Law in Christian theology is tied to ought. God intends the world to proceed X-ly, but the world does not proceed in this way. The "is" of the world does not correspond to its "ought." In a late medieval sense, law is that which is reasonable, promulgated by a competent authority, and capable of being enforced. The contour of the world which is, is not that which is reasonable, promulgated by God, and capable of being enforced by Him.
When talking about law in the first and second senses, Lutheran theology clearly wants to address the "supposed to be-ness" of things. We might use a semantics of possible worlds in discussing this. Because we are speaking of conformity with God's will, we should probably avoid "deontologically possible worlds" (or some such jargon) in favor of speaking about worlds varying in conformity with divine intent. A world fully in accordance with divine intent would thus be very distant from us, while one wholly not in accordance with this intent would be proximal to the actual world.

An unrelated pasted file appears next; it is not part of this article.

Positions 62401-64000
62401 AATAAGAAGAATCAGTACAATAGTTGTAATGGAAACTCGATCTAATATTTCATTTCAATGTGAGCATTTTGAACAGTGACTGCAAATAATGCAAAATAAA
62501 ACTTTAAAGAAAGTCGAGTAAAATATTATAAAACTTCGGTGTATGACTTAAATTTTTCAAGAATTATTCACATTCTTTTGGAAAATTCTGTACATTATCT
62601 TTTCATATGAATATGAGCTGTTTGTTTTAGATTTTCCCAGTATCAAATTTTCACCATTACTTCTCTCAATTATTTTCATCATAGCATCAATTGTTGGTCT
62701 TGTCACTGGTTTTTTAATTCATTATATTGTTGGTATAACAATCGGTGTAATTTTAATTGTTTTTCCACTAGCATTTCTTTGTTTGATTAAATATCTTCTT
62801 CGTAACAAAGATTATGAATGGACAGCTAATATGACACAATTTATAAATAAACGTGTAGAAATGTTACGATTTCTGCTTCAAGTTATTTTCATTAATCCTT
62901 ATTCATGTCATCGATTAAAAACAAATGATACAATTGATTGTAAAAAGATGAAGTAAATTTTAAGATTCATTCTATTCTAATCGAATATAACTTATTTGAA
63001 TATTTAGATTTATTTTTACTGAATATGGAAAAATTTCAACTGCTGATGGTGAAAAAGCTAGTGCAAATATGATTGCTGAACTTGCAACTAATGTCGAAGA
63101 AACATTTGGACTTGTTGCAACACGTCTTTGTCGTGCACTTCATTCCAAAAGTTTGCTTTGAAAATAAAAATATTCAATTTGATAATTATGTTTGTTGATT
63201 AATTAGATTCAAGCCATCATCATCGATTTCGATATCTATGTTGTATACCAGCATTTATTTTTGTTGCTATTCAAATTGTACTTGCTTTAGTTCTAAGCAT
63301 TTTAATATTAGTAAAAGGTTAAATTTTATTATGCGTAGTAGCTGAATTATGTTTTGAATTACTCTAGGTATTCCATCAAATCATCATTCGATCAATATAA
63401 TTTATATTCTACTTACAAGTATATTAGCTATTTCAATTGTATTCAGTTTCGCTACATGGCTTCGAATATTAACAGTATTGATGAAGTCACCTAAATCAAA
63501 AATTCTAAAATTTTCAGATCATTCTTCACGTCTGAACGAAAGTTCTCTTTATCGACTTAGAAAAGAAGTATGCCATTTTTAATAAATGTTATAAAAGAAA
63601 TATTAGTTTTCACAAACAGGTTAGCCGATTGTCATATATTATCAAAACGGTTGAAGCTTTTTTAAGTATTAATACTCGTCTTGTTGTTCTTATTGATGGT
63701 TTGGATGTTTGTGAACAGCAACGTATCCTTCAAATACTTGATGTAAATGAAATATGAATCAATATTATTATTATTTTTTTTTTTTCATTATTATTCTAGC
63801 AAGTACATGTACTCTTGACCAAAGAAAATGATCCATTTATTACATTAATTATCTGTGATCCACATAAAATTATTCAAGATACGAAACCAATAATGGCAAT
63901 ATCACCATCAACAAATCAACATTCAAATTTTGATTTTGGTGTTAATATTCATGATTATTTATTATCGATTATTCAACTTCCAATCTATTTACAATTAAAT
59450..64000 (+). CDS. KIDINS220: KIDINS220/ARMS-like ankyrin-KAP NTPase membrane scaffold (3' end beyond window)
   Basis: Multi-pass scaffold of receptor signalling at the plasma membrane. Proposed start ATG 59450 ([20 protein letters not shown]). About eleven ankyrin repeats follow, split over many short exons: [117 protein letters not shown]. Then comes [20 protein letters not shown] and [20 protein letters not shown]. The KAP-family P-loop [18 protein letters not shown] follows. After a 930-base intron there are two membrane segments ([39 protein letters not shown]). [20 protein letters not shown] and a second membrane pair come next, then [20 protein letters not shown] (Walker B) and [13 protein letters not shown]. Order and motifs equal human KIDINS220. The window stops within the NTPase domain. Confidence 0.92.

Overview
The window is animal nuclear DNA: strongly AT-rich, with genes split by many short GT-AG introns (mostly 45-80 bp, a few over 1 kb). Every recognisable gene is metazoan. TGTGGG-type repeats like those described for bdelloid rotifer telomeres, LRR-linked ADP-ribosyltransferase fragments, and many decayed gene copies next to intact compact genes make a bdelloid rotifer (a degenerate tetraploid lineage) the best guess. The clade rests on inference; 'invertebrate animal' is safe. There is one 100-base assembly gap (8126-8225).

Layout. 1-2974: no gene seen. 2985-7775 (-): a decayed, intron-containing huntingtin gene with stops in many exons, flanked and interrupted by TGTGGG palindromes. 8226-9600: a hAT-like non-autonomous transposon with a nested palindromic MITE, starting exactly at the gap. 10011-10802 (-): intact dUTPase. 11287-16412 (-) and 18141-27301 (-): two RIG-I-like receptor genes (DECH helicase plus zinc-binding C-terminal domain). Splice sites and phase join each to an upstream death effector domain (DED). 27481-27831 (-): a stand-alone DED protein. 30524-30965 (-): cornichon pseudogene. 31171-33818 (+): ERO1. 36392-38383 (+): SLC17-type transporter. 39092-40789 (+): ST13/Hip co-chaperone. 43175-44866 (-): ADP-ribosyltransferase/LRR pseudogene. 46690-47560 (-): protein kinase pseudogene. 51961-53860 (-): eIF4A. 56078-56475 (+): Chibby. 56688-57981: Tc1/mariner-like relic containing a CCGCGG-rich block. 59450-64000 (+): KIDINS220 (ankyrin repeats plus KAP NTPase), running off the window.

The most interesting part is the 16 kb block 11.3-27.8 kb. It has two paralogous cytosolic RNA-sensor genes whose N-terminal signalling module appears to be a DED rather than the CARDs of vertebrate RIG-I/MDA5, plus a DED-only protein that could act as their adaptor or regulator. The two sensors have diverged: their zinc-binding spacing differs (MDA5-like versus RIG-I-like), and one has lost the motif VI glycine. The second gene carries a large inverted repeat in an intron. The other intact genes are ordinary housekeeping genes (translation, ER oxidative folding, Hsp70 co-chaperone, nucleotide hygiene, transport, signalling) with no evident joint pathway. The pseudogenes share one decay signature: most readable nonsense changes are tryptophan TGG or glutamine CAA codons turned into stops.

What I am thinking of is conceiving a World set S with the actual world and a set of worlds w1, w2, w3, etc., where the higher number indicates greater conformity with God's will and greater distance from w0, the actual world. The first and second uses of the law can thus be analyzed as follows: God demands x, is to say that there is some world w such that w is not the actual world and that w is, in fact, suitably distant from the actual world, and that x is in w, though x is not in the actual world. To say that God wills x is simply to say that x is in every world w in S. In other worlds, the w containing x is now actual.
What about the third use of the law? Is it also to be analyzed in this way?
I think that we must make a distinction here between two senses of 'law'. The sense which I have alluded to above clearly carries the weight of the "ought." Traditional Christian natural law theory evinced this sense. There was a "way that things are supposed to go" to things, even if things did not go that way. The way that things were supposed to go was a simple as 'bodies ought to fall'.